Wales needs to be united to win investment, says CBI Wales

Electronics plant
Image caption Inward investment has changed since its heyday of electronics manufacturers attracted to Wales

Business leaders say Wales needs to be more united at home to win inward investment from abroad.

CBI Wales was reacting to a group of MPs who said recognition of Wales had suffered abroad since there was no longer an agency promoting trade.

Its director said public and private sectors "must forge a closer union".

The House of Commons Welsh Affairs Committee said investment opportunities had been missed since the Welsh Development Agency (WDA) was scrapped.

CBI Wales director Emma Watkins said: "The committee is right to highlight barriers to inward investment into Wales, such as skills and infrastructure.

"If we are to attract world class investment, we need world class people and world class access to our country, starting with the major gateways to Wales such as the M4."

She said the MPs were also correct to say Wales was no longer in the premier league for inward investment.

"No western economy can successfully compete on the basis of cheap land and cheap labour. Nor need we," she said.

"Wales has much more to offer and we must lay the foundations of a new approach that is grounded in the future and not in the past.

"If we are to win abroad we must be united at home. If we are to stake our claim to a slice of the global jobs market, Wales' public and private sector must forge a closer union."

She said it was encouraging the committee and the Welsh government were devoting attention to the issue.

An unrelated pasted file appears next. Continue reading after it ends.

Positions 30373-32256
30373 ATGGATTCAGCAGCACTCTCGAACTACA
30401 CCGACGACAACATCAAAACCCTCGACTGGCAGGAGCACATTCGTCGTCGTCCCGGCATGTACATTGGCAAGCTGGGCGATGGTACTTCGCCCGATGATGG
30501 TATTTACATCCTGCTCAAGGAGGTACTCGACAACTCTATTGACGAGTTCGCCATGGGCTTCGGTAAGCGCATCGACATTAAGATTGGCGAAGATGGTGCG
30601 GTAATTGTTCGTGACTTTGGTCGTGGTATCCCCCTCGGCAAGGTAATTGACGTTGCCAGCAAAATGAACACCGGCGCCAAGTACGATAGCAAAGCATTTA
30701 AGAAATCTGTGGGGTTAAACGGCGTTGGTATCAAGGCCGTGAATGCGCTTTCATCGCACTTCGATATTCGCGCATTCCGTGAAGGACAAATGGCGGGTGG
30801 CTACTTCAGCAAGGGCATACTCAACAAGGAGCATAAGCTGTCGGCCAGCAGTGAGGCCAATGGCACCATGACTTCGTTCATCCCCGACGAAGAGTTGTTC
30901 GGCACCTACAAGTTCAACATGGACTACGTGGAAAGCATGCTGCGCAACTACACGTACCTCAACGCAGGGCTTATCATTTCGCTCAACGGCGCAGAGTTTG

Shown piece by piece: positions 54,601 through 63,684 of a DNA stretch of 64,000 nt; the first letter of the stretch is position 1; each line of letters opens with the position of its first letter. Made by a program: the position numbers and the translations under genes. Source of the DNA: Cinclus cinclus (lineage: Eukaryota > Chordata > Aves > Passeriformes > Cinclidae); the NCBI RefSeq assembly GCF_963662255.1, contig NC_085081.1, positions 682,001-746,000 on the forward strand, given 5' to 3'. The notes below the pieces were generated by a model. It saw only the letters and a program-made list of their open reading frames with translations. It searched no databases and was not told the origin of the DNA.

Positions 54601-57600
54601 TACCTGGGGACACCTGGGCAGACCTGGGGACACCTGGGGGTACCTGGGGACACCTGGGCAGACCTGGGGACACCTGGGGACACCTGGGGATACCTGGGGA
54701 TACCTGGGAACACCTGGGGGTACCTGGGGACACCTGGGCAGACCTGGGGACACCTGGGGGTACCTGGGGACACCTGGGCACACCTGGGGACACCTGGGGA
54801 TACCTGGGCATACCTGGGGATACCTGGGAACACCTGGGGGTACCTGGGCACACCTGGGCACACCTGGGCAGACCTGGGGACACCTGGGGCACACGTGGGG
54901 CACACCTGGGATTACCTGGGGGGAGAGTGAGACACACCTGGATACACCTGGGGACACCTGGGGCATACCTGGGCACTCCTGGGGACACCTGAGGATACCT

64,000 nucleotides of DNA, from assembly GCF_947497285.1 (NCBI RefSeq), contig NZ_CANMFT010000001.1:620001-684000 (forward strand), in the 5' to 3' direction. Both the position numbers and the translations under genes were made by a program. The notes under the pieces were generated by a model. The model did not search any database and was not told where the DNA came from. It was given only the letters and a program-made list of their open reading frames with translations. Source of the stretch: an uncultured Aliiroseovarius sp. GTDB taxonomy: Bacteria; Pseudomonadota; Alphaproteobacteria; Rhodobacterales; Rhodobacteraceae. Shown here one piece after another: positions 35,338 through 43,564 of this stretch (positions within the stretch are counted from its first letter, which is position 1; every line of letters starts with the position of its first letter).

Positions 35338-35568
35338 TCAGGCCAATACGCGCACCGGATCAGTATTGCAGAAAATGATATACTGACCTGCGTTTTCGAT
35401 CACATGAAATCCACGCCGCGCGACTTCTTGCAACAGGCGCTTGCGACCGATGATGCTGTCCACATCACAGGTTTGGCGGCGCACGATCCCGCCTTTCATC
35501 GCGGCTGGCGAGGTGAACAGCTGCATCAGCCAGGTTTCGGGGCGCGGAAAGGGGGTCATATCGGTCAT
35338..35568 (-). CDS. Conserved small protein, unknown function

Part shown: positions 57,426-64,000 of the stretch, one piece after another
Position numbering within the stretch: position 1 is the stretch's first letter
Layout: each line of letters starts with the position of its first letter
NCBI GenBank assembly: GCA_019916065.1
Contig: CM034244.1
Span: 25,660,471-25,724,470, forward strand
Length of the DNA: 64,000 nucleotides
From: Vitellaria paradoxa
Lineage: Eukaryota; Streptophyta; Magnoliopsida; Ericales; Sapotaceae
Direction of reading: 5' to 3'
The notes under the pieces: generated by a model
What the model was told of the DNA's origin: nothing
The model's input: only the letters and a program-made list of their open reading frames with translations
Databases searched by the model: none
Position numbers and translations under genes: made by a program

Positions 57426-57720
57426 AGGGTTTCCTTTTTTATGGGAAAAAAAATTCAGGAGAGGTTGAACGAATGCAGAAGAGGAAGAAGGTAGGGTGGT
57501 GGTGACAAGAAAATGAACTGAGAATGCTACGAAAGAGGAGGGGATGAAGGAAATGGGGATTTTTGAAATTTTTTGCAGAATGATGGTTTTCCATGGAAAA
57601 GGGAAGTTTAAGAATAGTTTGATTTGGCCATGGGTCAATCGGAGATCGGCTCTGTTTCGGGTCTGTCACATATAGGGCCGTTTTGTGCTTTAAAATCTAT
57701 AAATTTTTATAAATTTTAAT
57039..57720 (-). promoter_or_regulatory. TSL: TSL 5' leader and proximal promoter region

Bonfire of the quangos

The MPs called for a successor to the WDA to market Wales around the world.

The MPs on the committee said getting rid of the WDA as part of Labour's bonfire of the quangos in 2006 had reduced Wales' visibility in the global market place.

They called for a successor to market Wales around the world.

They were also critical of Welsh government Business Minister Edwina Hart for refusing to appear before them.

The Welsh government said its new way of attracting investment was "flexible", while the WDA had run its course.

Elizabeth Haywood, director of the South East Wales Economic Forum, said it could take time before the benefit of any improvements were felt.

"We know for a fact that Wales is not doing anywhere near as well on the inward investment stakes as we used to do," she said.

"What we're not entirely sure about is what has caused that, though we've got some good ideas, or indeed what we need to do about it in order to pick ourselves up again.

"One of the very obvious things in all of this is that inward investment takes a while to come through whatever we do.

"There are things going on at the moment to start putting that right but it will take a while before it feeds through the pipeline."

Dr Andrew Crawley, research fellow at Cardiff Business School, said Wales was not realising its potential.

'Coherent message'

"We do have something to offer, we do have something to sell but we're not communicating it well to the world," he said.

"We seem to lack the ability to co-ordinate the services to put a coherent message out there to tell people what we have to offer.

"It isn't that we're bringing in no inward investment, but we're not punching at our weight."

The Welsh government said it had already recognised the need to "enhance our trade and investment effort in these difficult economic circumstances and an increasingly competitive market place".

A major projects team has been established for trade and investment.

"Our new model is a more flexible and responsive model and fit for the future, not simply a throw-back to the WDA, which had run its course," said a spokesperson.

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